Kids and glasses can be a tricky combination, but it’s not an uncommon one. More than 30 percent of children wear eyeglasses or contacts, according to the Centers for Disease Control and Prevention. If your child is struggling to accept wearing glasses, know that you’re not alone. These four tips can help your child accept — and even love — them.
1. Let Your Child Pick Them Out
This is a critical step to helping your kid take ownership of their newest accessory. Work with your optician to select some options that work well with your child’s face. Then, let your child choose what they like, even if that means chunky neon green frames or a brand name. Your child will be much more likely to wear — and less likely to feel self-conscious about — something they think is cool.
Tip: Remember, these are your child’s glasses, so it’s OK if they’re a little out-there or silly. You’re not the one wearing them!
2. Make Sure They Fit
Metal or plastic? Wraparound or regular temples? Spring or standard hinges? Fit is a little trickier when it comes to kids’ glasses. The key is finding a pair that fits your child’s nose bridge well, so they don’t slide down. The sturdier the frame, the better, and flexible, spring hinges are great for young wearers.
Tip: Watch the fit as time goes by. As little hands pull glasses on and off, they’re bound to get loose and crooked. Plus, kids’ heads continue to grow, so a growth spurt could also affect the fit. If the glasses need adjustments, head back to the Vision Center.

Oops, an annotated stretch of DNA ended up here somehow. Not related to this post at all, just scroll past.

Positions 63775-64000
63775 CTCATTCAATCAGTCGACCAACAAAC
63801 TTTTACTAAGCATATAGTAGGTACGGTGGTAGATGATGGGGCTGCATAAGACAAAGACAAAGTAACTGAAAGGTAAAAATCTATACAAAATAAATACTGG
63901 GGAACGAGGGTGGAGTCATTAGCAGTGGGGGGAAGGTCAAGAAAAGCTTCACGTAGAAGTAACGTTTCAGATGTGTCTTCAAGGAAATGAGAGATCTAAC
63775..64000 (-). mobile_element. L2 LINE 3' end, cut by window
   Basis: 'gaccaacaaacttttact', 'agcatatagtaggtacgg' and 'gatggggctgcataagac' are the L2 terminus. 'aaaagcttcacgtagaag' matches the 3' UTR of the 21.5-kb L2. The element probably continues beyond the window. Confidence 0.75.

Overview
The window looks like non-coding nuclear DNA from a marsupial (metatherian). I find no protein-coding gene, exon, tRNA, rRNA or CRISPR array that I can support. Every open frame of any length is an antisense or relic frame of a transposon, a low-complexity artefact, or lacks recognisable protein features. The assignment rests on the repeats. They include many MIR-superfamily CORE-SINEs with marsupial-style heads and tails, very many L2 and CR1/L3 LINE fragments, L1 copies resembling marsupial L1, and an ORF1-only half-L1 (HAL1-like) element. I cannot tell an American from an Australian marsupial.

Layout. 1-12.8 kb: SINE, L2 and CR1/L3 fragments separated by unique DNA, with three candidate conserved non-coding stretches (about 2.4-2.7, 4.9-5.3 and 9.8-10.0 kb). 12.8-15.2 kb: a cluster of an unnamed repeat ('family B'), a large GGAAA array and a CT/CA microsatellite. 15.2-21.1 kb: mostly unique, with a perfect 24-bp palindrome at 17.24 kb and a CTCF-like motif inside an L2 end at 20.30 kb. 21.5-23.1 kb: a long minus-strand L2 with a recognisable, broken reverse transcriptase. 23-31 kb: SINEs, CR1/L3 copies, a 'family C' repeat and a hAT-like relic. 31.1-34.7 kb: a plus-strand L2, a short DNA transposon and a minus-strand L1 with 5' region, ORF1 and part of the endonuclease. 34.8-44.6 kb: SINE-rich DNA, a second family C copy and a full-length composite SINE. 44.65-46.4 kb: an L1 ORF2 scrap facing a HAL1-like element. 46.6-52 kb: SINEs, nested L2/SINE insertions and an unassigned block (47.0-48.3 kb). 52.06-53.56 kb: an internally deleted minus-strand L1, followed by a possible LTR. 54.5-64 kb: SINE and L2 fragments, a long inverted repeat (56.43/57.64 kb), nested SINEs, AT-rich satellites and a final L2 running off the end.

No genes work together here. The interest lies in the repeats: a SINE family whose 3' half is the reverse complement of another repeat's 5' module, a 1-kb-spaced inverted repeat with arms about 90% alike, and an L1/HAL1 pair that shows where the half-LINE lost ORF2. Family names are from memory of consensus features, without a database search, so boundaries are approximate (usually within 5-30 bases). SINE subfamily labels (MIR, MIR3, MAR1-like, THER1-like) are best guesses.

3. Ease Into It
Your child may be resistant to wearing their new frames full-time right off the bat. If so, start with activities they’ll benefit from glasses the most — doing homework, watching TV and reading. Slowly increase how often they’re wearing glasses until it becomes a non-negotiable norm.
Tip: Enlist the help of your child’s teacher, coach or friends — bonus points if they wear glasses themselves — for positive reinforcement.
Looking for kid-friendly frames? Ochsner Vision Center has plenty to choose from. Plus, we offer pediatric eye services.
4. Create a Daily Routine
Just like brushing their teeth, putting on and taking off their glasses should be a seamless part of your child’s daily routine. Encourage them to put on their glasses right when they wake up, rather than (hopefully) remembering to wear them as they rush out to school. And the same goes for the end of day: Make sure your child keeps them on when you’re reading bedtime stories, and takes them off right before it’s time to sleep.
Tip: Create a dedicated spot for glasses to go when your child isn’t wearing them. Make a special visit to a pottery painting store so your child can decorate a glasses plate where the specs can rest easily every night.